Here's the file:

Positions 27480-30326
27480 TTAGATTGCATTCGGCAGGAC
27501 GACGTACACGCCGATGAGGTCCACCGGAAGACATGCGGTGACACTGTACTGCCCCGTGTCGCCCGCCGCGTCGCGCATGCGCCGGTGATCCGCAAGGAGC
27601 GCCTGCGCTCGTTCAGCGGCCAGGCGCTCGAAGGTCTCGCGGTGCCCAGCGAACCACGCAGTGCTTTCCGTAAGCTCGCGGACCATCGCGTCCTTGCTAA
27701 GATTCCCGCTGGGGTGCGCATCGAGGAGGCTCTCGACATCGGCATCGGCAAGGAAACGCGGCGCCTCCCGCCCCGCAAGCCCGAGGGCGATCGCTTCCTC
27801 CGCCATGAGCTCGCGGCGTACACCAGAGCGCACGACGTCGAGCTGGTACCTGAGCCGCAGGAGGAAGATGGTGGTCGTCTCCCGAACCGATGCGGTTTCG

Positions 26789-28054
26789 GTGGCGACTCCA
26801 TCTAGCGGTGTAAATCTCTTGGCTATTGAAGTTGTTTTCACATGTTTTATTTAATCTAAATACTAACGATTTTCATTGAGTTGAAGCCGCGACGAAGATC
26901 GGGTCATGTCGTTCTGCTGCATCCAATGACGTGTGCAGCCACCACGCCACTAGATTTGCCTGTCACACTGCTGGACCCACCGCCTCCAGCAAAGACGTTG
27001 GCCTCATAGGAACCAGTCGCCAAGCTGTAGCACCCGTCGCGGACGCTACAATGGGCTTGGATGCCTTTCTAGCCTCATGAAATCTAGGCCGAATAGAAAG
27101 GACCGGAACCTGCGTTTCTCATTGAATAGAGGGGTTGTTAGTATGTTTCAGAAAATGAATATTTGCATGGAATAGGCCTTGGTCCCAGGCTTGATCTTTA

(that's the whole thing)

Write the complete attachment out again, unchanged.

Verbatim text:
Positions 27480-30326
27480 TTAGATTGCATTCGGCAGGAC
27501 GACGTACACGCCGATGAGGTCCACCGGAAGACATGCGGTGACACTGTACTGCCCCGTGTCGCCCGCCGCGTCGCGCATGCGCCGGTGATCCGCAAGGAGC
27601 GCCTGCGCTCGTTCAGCGGCCAGGCGCTCGAAGGTCTCGCGGTGCCCAGCGAACCACGCAGTGCTTTCCGTAAGCTCGCGGACCATCGCGTCCTTGCTAA
27701 GATTCCCGCTGGGGTGCGCATCGAGGAGGCTCTCGACATCGGCATCGGCAAGGAAACGCGGCGCCTCCCGCCCCGCAAGCCCGAGGGCGATCGCTTCCTC
27801 CGCCATGAGCTCGCGGCGTACACCAGAGCGCACGACGTCGAGCTGGTACCTGAGCCGCAGGAGGAAGATGGTGGTCGTCTCCCGAACCGATGCGGTTTCG

Positions 26789-28054
26789 GTGGCGACTCCA
26801 TCTAGCGGTGTAAATCTCTTGGCTATTGAAGTTGTTTTCACATGTTTTATTTAATCTAAATACTAACGATTTTCATTGAGTTGAAGCCGCGACGAAGATC
26901 GGGTCATGTCGTTCTGCTGCATCCAATGACGTGTGCAGCCACCACGCCACTAGATTTGCCTGTCACACTGCTGGACCCACCGCCTCCAGCAAAGACGTTG
27001 GCCTCATAGGAACCAGTCGCCAAGCTGTAGCACCCGTCGCGGACGCTACAATGGGCTTGGATGCCTTTCTAGCCTCATGAAATCTAGGCCGAATAGAAAG
27101 GACCGGAACCTGCGTTTCTCATTGAATAGAGGGGTTGTTAGTATGTTTCAGAAAATGAATATTTGCATGGAATAGGCCTTGGTCCCAGGCTTGATCTTTA